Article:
b.23 October 1910 d.29 June 1984
LMSSA Lond(1936) MA BM BCh Oxon(1937) DPM(1946) MRCP(1960) FRCP(1965)
Maurice Partridge was educated at Shrewsbury School and Balliol College, Oxford. He did his clinical studies at Guy’s, for which he retained much affection and where he lived in bachelor rooms in the Warden’s House for many years, although a consultant at St George’s. After Guy’s he trained at the Phipps Clinic (Johns Hopkins) where, like many British psychiatrists of that generation, he was deeply influenced by the psychobiological approach of Adolf Meyer. Following service in the RNVR during the war, where he rose to the rank of surgeon lieutenant commander, he spent a short time at St Andrew’s Hospital, Northampton, before his appointment to St George’s Hospital, where he was one of a triumvirate with Desmond Curran (q.v.) and Sir Paul Mallinson. These men made St George’s pre-eminent in psychiatry in the post war years; with a well developed department of psychiatry within a teaching hospital at a time when similar hospitals were in a string-and-sealing-wax stage. Maurice was only involved in one major research project, a follow-up of 300 patients after prefrontal leucotomy, but that was splendidly carried out and led to an influential publication, Pre-frontal leucotomy, Springfield,Ill.,Thomas, 1950, the only one of its kind at that time. He was co-author with Curran of their textbook Psychological Medicine, Edinburgh:New York, Churchill Livingstone, 1980, in which he managed to incorporate some very amusing footnotes.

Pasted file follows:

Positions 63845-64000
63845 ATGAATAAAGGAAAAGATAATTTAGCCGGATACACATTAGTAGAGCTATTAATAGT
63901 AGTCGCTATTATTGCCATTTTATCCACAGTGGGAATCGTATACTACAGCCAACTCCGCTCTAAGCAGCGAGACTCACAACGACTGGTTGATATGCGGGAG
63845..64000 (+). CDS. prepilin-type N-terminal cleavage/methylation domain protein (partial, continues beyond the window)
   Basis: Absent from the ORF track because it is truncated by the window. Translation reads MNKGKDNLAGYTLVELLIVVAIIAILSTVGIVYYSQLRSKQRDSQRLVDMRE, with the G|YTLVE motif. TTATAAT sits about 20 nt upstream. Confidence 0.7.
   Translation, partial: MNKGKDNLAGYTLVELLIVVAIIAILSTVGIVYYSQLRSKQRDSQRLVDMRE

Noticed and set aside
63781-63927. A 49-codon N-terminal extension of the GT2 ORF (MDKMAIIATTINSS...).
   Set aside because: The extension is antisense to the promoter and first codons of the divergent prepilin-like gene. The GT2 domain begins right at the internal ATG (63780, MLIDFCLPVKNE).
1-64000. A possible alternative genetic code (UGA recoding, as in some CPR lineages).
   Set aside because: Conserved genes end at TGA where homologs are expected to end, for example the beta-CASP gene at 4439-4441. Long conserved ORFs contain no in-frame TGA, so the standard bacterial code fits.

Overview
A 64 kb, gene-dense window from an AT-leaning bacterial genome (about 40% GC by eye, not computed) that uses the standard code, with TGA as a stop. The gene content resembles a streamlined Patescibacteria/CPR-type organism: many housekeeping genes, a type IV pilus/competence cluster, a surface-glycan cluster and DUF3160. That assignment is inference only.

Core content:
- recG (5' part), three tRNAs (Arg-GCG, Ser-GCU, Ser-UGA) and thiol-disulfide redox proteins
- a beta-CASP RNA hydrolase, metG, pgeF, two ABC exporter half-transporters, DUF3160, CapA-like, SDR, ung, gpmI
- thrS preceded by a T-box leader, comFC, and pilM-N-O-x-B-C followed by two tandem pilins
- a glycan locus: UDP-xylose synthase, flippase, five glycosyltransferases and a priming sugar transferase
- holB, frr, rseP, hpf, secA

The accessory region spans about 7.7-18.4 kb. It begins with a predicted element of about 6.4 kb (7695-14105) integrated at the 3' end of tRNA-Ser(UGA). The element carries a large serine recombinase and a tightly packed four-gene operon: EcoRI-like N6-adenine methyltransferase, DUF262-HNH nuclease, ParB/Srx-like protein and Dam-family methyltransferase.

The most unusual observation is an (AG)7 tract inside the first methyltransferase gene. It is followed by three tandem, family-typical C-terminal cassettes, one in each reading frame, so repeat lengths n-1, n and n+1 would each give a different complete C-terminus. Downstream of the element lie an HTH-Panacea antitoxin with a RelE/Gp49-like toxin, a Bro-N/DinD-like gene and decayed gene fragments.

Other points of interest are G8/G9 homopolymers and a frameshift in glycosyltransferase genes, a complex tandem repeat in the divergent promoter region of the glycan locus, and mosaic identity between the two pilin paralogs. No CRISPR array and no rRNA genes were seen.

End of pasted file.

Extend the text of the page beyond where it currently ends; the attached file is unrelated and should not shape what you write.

At St George’s, Partridge was a popular teacher, and he and his two consultant colleagues provided lectures on psychiatry to all comers, at Hyde Park Corner, alternating with neurology given by Denis Williams and Hamilton Paterson.
Maurice Partridge was an extremely amusing man: dry, ironic, and with a superb gift of timing when telling stories. He became a well known after-dinner speaker in rather limited circles, because he was basically a shy man and turned down invitations to larger gatherings. Everyone called him ‘Bird’, and his signature when writing to friends was a little wavy line which looked like the outline of a seagull. His holidays were always spent in extraordinarily remote places. Long before there were package tours to the Himalayas, ‘Bird’ was already sending cards and letters from places like Nepal.
His appearance was a little eccentric. He was short and rotund, untidy, usually wore thick tweed suits even in summer, and always had a large, coloured handkerchief in his breast pocket which he used to flourish and then mop his brow. He looked rather like Pickwick, but plump rather than fat. He was a good squash player and took part in matches with the students, and others. On the hottest days he would wear a white sweater on the court, and on occasions would leave the court between sets and return wearing an extra sweater; which was usually worth two or three points against a student opponent.
Maurice was a kindly and cultured man, helpful to his juniors, much respected as a clinician and colleague, and his death has saddened many.
[Brit.med.J., 1984,289,192; The Times, 6 July 1984]
(Volume VIII, page 372)
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